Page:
It’s an interesting time to be a Whole Foods Market shareholder.
While months ago the company was struggling to find a direction for its future, shareholders are now set to vote Wednesday on a $13.7 billion deal that would give Amazon.com ownership of the Austin-based grocer.
The shareholders vote will be held at the company's headquarters on Bowie Street in Austin. Both Amazon and Whole Foods have said they expect se the deal to close before the end of the year.
At $42 per share, the buyout price is 27 percent above what Whole Foods shares were trading at when the deal was announced.
Market analysts say they expect the deal will easily win shareholder approval, though a handful of investors have filed lawsuits opposing the buyout.
Many in the business and technology world are keeping a close eye on the deal and what it could mean for the future of the retail grocery industry. Analysts have said Amazon could look at lowering prices at Whole Foods while integrating its Echo home devices and other products, but much uncertainty remains over what Amazon will do with the more than 450 Whole Foods stores and its 87,000 employees.
The companies announced the deal on June 16 after two months of talks.
Before the agreement, Whole Foods had faced pressure to change from some of its biggest shareholders, including investment firm Jana Partners, which owned more than 8 percent of the company but sold its entire stake after deal was announced.
Whole Foods has struggled to adapt to increased competition from big box stores, other grocery chains and online retail. The grocer has had eight straight fiscal quarters of falling same-store sales and also seen a dip in profits.
After replacing half of its board of directors this year and hiring a new chief financial officer, the company reached out to Amazon in April after representatives saw reports that the e-commerce giant had been looking at buying the grocer a year earlier.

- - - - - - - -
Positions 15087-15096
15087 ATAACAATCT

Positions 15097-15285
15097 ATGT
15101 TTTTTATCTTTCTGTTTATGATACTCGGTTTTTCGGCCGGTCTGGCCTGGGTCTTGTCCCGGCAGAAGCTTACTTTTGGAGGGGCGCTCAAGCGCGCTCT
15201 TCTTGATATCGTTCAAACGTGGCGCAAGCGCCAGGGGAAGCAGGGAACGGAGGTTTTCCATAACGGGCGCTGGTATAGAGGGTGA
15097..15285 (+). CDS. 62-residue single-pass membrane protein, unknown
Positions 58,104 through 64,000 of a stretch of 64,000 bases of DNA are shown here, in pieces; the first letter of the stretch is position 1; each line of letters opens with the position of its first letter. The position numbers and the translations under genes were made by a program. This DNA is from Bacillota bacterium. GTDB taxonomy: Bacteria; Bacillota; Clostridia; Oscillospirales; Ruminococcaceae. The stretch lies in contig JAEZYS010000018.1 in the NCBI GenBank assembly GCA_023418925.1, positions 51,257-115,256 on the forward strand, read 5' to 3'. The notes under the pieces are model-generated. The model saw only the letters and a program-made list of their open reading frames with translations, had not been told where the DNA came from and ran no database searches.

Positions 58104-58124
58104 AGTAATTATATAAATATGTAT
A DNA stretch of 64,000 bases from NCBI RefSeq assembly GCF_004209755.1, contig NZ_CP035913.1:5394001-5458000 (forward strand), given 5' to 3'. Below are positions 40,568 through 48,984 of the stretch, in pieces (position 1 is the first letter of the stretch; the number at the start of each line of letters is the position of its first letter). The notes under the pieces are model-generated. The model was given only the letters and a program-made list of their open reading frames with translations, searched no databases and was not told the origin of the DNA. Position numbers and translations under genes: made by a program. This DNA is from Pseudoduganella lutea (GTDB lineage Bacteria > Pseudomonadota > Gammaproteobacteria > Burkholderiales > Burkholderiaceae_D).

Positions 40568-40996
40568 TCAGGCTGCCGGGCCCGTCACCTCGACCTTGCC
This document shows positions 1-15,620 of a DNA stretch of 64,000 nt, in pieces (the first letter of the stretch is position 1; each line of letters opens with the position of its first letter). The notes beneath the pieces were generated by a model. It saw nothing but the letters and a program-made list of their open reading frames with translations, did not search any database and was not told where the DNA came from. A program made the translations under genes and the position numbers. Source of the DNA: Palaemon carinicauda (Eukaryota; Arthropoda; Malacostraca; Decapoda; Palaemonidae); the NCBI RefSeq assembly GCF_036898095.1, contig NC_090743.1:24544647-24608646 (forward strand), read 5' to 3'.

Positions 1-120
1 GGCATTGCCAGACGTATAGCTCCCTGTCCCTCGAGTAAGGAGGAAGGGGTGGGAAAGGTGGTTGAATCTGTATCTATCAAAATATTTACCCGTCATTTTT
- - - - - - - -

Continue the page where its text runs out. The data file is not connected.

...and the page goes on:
Whole Foods shares were trading at $33.06 per share the day before the deal was announced.They have been trading at between $41 and $42 per share since, though shareholders are guaranteed $42 per share if the deal closes.
At least three shareholders have sued Whole Foods since the deal was announced, claiming that the arrangement with Amazon lacks transparency and undervalues Whole Foods.
One of those shareholders, Elizabeth Gieske, who filed the suit from Houston, took issued with Whole Foods’ proxy statement filed July 7 with the U.S. Securities and Exchange Commission. Her lawsuit claims that the document -- which lays out the terms of the agreement -- fails to show how the company calculated certain financial projections in regards to the deal.
The lawsuit also claims the proxy statement fails to “disclose the timing and nature of all communications regarding defendant (Whole Foods CEO John) Mackey’s future employment, as well as communications involving future employment and/or directorship of any other Whole Foods executives and directors, including who participated in all such communications.”
Other shareholders have also claimed that potential rival buyers don’t have a fair chance at bidding for the company because Whole Foods agreed with Amazon on terms such as Whole Foods having to advise Amazon of any proposals received by other companies.
U.S. lawmakers such as U.S. Rep. David Cicilline, D-Rhode Island, have questioned the potential impact of the deal on consumers and brought up worries of Amazon creating a monopoly on the grocery business. Industry analysts say that will not be an issue because combined, both companies reportedly share less than 2 percent of the grocery market. The Federal Trade Commission will also have to approve the deal before it can close.
Amazon announced that it will sell $16 billion worth of bonds to finance most or all of its buyout of Whole Foods. It’s the first time since 2014 that the $472 billion company has sold bonds.